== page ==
The Government … in this Island … is a Democracy, or Popular Government; that is to say, It is in the Power of the Body of Freemen orderly assembled.
In 1644, Roger Williams decided to respond to John Cotton’s accusations by publishing The Bloody Tenet of Persecution for Conscience Sake and Mr. Cotton’s Letter Lately Printed, Examined and Answered.
In it, Roger Williams first mentioned his now famous phrase, “WALL OF SEPARATION”:
Mr. Cotton … hath not duly considered these following particulars.
First, the faithful labors of many witnesses of Jesus Christ, existing in the world, abundantly proving,
that the Church of the Jews under the Old Testament in the type and the Church of the Christians under the New Testament in the anti-type, were both SEPARATE from the world;
and that when they have opened a gap in the HEDGE, or WALL OF SEPARATION, between the garden of the Church and the wilderness of the world, God hath ever broken down the WALL itself, removed the candlestick, &c. and made his garden a wilderness, as at this day.
And that therefore if He will ever please to restore His garden and paradise again, it must of necessity be WALLED in peculiarly unto Himself from the world,
and that all that shall be saved out of the world are to be transplanted out of the wilderness of the world and added unto His Church or garden … a SEPARATION of Holy from unHoly, penitent from impenitent, Godly from unGodly.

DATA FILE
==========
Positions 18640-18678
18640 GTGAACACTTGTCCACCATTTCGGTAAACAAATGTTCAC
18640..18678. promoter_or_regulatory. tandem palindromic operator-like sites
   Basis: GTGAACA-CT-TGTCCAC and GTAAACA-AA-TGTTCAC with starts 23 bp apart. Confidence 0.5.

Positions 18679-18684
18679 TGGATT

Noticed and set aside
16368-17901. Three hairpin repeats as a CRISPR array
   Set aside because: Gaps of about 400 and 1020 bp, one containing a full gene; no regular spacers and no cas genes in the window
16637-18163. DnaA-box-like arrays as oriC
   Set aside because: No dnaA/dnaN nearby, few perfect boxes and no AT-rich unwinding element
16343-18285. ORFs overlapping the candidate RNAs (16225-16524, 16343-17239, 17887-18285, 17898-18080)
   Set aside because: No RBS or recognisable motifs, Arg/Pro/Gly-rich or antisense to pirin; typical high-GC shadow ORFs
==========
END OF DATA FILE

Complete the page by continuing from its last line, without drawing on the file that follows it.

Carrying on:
Rev. Roger Williams was alluding to Isaiah 5:1-7, that when God’s people sin, He judges them by allowing his vineyard to be trampled by an ungodly government:
My well-beloved hath a vineyard … And he fenced it, and gathered out the stones thereof, and planted it with the choicest vine … and he looked that it should bring forth grapes, and it brought forth wild grapes.
And now, O inhabitants of Jerusalem … judge, I pray you, betwixt me and my vineyard … When I looked that it should bring forth grapes, brought it forth wild grapes? …
I will tell you what I will do to my vineyard: I WILL TAKE AWAY THE HEDGE thereof, and it shall be eaten up; and BREAK DOWN THE WALL thereof, and it shall be trodden down …
For the vineyard … is house of Israel … and he looked for judgment, but found oppression.
Roger Williams’ understanding was that if God’s people sin, God will let the government trample their religious rights, in the same way that when Israel sinned, God let the surrounding nations invade and trample them.
This is seen in the Book of Revelations’ warning to the Church at Ephesus:
But Roger Williams stated that if God’s people do repent, “He will restore His garden” protecting it as “walled in peculiarly unto Himself from the world.”